In a classroom down a long hallway of Centaurus High School in Lafayette, sounds of students singing “Happy birthday to you! Happy birthday, dear Liz…” echo off the walls.
It is April 9, the day before Public Achievement coach Liz Bury’s 21st birthday, and the high school students and fellow coaches in the program are taking a break from work to wish her well.
Bury has already completed the Public Achievement course at the University of Colorado— INVS 2919— but she says she will continue to work with the group of Centaurus High School students, “her kids,” while in Boulder, a trend directors of the program say is common.
“I’m actually not in the class this semester, I just volunteer with the group,” said Bury, a junior sociology major. “I care a lot about them and the project, so I’ll be working with them next year, too.”
Public Achievement is the practicum side of one service learning course, Renewing Democracy in Communities and Schools, available to CU students. It is an INVST Community Studies class funded and organized through the Institute for Ethical and Civic Engagement (IECE).
The class meets once a week for an hour and a half and discusses the state of education in America.
The course helps CU students to develop learning strategies and plans for their practical application at Centaurus, where they work for are another hour and a half each week, said Enna Kladstrup, the Outreach Coordinator of IECE and Coach Coordinator for Public Achievement.
The Centaurus students they work with come from the “I Have a Dream” foundation, which, in this area, usually means low-income students, sometimes undocumented children of immigrants. They also work with AVID, which is a voluntary track for students trying to go to college, but who are normally the first in their family to do so, Kladstrup said.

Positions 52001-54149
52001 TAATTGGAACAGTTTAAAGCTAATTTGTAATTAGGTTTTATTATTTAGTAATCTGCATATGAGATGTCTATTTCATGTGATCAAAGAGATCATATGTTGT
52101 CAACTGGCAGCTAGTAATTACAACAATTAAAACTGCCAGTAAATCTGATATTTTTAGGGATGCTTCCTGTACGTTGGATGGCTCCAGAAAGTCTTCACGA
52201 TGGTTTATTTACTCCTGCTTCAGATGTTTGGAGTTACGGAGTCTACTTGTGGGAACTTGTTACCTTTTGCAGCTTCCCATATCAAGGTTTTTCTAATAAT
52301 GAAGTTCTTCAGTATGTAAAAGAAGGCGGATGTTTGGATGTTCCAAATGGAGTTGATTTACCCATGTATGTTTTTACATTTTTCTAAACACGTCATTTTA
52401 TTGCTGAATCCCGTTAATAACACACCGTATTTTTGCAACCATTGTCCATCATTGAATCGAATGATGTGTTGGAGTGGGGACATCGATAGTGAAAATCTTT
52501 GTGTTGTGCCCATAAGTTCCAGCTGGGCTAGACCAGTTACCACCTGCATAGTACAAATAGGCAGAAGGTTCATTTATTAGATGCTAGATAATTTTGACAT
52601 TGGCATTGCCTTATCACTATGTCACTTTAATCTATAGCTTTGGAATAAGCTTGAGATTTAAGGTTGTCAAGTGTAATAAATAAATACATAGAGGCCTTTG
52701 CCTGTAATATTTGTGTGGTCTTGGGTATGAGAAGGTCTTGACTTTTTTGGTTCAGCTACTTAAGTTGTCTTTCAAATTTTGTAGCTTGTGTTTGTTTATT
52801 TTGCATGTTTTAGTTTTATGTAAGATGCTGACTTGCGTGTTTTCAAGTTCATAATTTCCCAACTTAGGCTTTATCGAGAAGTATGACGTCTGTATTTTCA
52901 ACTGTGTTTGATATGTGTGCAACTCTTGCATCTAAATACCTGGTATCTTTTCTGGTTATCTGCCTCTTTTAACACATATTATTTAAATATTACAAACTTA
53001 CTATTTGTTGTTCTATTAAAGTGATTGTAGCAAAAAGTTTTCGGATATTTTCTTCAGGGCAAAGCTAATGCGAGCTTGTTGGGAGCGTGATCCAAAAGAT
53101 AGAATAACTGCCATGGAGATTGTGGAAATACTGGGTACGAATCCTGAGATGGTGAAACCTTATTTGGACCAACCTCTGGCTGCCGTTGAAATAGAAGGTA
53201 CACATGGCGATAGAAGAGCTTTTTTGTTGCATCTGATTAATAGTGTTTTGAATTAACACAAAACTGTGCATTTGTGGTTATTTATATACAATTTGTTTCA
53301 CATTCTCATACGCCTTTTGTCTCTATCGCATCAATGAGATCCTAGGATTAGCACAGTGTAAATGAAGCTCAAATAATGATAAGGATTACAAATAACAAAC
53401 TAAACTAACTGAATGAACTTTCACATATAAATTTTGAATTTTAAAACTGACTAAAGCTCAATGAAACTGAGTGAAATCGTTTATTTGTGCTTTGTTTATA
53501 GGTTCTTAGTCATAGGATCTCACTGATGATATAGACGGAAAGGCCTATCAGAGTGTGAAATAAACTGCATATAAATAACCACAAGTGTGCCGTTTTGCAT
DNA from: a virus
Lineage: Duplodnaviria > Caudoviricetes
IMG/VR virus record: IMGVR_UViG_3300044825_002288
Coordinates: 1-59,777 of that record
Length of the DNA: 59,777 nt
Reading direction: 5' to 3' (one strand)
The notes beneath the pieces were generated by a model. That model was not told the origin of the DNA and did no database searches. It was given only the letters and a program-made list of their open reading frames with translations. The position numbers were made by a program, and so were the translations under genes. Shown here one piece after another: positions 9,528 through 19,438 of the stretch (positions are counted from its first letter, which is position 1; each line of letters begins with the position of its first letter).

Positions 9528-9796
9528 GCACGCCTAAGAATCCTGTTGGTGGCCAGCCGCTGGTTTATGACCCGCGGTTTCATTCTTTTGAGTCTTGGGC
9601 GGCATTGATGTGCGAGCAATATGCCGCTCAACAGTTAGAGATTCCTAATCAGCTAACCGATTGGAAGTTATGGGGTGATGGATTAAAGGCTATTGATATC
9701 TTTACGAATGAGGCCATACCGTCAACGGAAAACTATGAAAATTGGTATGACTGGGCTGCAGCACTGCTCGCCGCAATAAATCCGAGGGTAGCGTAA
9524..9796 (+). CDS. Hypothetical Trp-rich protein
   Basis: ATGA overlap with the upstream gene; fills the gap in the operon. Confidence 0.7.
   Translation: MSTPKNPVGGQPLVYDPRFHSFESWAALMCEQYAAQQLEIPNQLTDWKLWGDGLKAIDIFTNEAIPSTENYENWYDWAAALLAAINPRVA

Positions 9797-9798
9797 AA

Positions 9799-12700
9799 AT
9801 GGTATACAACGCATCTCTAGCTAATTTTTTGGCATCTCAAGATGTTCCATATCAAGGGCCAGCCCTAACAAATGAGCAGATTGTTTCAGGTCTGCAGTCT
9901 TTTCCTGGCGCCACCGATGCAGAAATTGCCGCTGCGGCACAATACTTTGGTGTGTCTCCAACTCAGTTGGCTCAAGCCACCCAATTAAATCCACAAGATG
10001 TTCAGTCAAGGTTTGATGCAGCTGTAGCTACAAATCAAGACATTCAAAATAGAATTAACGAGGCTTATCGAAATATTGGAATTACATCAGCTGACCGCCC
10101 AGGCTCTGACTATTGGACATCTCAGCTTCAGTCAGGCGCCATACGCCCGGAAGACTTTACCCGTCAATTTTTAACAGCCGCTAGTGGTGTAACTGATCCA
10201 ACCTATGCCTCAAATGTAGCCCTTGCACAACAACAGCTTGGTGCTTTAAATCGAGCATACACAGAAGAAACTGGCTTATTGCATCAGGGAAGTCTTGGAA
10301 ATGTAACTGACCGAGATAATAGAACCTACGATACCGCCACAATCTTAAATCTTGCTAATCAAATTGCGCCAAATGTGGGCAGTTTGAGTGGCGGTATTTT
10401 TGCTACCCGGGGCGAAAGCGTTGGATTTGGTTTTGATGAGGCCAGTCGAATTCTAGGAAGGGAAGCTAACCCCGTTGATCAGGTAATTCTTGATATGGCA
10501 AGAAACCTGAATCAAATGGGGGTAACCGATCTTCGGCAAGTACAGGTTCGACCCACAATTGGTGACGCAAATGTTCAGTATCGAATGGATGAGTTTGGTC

There is also a connection with middle school “dreamers” at a north Boulder community center.
IECE supports Public Achievement as the CU leg of Access Colorado, which works “to teach middle schoolers, high schoolers how to be civically engaged,” IECE Director Peter Simons said. “[It’s] also to impact retention, success in school and access to higher education.”
CU offers Public Achievement to fulfill its role as one of the 12 sites statewide working to achieve Access goals, Simons said. Public Achievement is not a model unique to CU. Developed in 1990 at the University of Minnesota, Public Achievement is used at universities in at least five different states and in 22 countries, according to their website.
Public Achievement has been a part of CU for three years, and was brought to the campus by its current instructor Elaina Verveer.
Verveer had been administering a Public Achievement program in Boulder County for seven years, including a similar course at Naropa University.
With the support of their coaches, the Centaurus students develop a project each semester that addresses an issue they see in their communities. For students whose realities may not be stable because of these issues, the projects offer a productive outlet, Kladstrup said.
“It actually gives them power over the situations that are affecting their lives, and it’s so easy for students to feel powerless,” Kladstrup said. “It’s not just changing society, it’s changing their life.
Verveer and Kladstrup said that this benefit for the high school students comes largely from the supportive, unique relationships they form with their CU coaches. But the benefit is not mutually exclusive, as coaches learn much from the students as well.
For Brittney Barickman, a senior biology major who is getting a teaching certificate and is a coach in the AVID classroom, this experience has rounded her as a teacher.
“As a teacher there’s so many things we’re held accountable for, but youth empowerment isn’t always part of it,” Barickman said.
Working with her students has shown her how much a relationship can help them, and Barickman says she believes that there is a place for Public Achievement in every classroom.
No matter how the class relates to a CU coach’s original major or future goals, Verveer and Kladstrup said that it consistently helps shape the paths they take in their future.
“For a lot of the CU students, it’s their first time they’ve even been asked to engage in anything beyond themselves,” Verveer said. “Now, this is their life. This is their calling.”
Contact CU Independent Copy Editor Molly Maher at email@example.com.